Alger Capital Appreciation
Objective And StrategyObjective
Long term capital appreciation.
Under normal circumstances, the Portfolio invests at least 85% of its net assets plus any borrowings for investment purposes in equity securities of companies of any market capitalization that the Manager believes demonstrate promising growth potential. The Portfolio can leverage, that is, borrow money to buy additional securities. By borrowing money, the Portfolio has the potential to increase its returns if the increase in the value of the securities purchased exceeds the cost of borrowing, including interest paid on the money borrowed.
* This portfolio invests (or may invest) in securities of companies with micro-, small-, or mid-capitalization. Any investment in micro-, small-, or mid-capitalization companies involves greater risk than that customarily associated with investments in larger, more established companies because of the greater business risks of smaller size, limited markets and financial resources, narrower product lines, and frequent lack of management depth. As such, micro- or small-cap companies may be more subject to erratic and abrupt market movements than securities of larger, more established companies.
* This portfolio can leverage or use leveraged instruments or derivatives. Portfolios that use leverage, that is, borrow money, are subject to the risk that the cost of borrowing money to leverage will exceed the returns for the securities purchased or that the securities purchased may actually go down in value. Thus the portfolio's net asset value can decrease more quickly than if the portfolio had not borrowed. Portfolios that use leveraged instruments or derivatives such as futures, options and swap agreements, may expose the portfolio to additional risks that it would not be subject to if it invested directly in the securities underlying those derivatives. The more a portfolio invests in leveraged instruments, the more the leverage will magnify any gains or losses on those investments.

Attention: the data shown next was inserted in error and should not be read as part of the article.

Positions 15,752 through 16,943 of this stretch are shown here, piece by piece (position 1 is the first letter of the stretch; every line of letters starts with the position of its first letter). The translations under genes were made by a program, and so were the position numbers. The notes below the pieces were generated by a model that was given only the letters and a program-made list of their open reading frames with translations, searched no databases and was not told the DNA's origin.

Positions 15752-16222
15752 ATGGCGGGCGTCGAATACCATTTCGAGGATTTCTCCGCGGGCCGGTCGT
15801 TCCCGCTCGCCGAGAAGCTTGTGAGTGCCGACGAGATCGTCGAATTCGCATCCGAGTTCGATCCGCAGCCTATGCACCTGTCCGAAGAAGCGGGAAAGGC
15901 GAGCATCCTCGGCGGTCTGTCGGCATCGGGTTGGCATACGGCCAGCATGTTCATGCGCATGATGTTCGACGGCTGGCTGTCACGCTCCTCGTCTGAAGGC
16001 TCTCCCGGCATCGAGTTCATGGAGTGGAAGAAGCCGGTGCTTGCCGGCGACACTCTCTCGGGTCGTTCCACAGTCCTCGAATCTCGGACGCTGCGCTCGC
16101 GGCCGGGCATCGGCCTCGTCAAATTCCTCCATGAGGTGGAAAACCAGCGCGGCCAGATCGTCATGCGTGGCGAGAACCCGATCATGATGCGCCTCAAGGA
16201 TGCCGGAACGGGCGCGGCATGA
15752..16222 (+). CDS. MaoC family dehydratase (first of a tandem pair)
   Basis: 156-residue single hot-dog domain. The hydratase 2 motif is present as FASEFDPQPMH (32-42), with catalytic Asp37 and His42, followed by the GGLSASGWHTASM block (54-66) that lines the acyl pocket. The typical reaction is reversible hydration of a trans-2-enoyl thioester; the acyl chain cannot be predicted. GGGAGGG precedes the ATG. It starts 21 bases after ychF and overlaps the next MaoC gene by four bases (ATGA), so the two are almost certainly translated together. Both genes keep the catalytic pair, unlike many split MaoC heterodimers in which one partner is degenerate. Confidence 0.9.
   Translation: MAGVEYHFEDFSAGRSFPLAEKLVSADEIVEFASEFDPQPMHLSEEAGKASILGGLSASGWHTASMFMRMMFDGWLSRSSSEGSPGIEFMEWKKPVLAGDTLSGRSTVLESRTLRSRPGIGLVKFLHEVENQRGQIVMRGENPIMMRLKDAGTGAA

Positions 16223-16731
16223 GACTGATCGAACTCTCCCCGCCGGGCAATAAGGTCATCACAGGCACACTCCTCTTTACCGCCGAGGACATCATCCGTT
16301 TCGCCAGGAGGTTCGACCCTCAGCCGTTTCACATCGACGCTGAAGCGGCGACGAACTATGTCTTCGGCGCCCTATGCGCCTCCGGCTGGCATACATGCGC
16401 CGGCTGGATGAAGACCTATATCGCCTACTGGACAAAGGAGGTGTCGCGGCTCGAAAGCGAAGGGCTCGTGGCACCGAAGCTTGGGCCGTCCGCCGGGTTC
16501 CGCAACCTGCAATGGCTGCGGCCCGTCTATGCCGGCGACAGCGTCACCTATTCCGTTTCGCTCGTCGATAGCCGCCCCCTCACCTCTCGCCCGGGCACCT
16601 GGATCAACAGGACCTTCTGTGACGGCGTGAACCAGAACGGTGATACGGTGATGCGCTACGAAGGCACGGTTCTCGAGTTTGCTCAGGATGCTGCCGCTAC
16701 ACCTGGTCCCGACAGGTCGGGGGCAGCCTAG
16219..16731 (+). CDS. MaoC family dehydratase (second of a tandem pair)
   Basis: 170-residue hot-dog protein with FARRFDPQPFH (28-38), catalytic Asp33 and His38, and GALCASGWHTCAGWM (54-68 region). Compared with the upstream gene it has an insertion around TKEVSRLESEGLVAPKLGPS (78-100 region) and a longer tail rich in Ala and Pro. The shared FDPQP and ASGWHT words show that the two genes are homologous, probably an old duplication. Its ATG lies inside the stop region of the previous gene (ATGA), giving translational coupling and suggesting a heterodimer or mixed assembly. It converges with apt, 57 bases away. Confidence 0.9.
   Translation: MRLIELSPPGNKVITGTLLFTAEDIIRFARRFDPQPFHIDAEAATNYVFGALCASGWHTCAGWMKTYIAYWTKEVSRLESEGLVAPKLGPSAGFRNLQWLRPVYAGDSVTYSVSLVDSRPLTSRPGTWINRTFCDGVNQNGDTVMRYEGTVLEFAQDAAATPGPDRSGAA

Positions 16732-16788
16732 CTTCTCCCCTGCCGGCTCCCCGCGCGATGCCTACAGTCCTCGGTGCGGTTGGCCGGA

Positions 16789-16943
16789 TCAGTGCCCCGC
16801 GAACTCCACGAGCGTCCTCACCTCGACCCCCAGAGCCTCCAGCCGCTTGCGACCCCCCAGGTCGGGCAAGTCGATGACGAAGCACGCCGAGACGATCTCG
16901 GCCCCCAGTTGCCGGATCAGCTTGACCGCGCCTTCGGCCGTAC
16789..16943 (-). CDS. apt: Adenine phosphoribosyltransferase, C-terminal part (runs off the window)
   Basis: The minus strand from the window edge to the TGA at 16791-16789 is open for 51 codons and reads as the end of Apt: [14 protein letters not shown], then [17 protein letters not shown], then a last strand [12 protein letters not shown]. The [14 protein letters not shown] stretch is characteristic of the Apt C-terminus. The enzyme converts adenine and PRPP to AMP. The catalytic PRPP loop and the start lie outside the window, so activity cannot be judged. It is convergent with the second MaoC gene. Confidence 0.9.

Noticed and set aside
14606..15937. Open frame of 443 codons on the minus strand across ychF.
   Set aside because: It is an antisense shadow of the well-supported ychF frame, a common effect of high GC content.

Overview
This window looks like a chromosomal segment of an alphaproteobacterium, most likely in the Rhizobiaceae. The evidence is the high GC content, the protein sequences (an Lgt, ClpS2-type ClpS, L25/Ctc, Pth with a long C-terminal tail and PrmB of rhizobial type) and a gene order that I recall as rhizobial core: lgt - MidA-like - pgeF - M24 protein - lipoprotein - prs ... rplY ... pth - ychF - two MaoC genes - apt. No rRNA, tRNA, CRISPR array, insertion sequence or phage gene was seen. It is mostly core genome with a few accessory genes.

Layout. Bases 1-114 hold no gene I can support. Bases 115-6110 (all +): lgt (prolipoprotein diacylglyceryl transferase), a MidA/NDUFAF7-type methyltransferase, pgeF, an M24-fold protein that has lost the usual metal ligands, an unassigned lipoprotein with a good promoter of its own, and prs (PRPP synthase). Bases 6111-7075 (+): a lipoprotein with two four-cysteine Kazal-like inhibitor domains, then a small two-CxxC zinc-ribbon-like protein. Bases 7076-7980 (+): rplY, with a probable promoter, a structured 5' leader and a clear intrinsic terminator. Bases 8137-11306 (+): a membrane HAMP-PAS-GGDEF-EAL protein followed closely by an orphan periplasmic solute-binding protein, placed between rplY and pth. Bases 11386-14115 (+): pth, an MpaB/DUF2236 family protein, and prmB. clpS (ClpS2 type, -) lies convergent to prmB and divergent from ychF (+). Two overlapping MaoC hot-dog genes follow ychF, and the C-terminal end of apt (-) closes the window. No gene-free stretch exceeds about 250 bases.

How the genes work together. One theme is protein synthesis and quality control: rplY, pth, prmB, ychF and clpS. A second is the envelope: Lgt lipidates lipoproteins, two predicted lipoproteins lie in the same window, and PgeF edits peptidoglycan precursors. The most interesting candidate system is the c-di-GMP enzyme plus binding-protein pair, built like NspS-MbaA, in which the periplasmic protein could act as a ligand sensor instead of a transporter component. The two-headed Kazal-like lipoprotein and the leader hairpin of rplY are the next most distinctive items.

* Certain portfolios are subject to active trading risk. (Some may derive a significant portion of their assets from investors who take part in certain strategic and tactical asset allocation programs). The frequent exchange of shares of the portfolio may cause the portfolio to experience high turnover. High portfolio turnover may result in the portfolio having to pay higher transaction costs and may negatively impact the portfolio manager's ability to achieve the investment objective of the portfolio.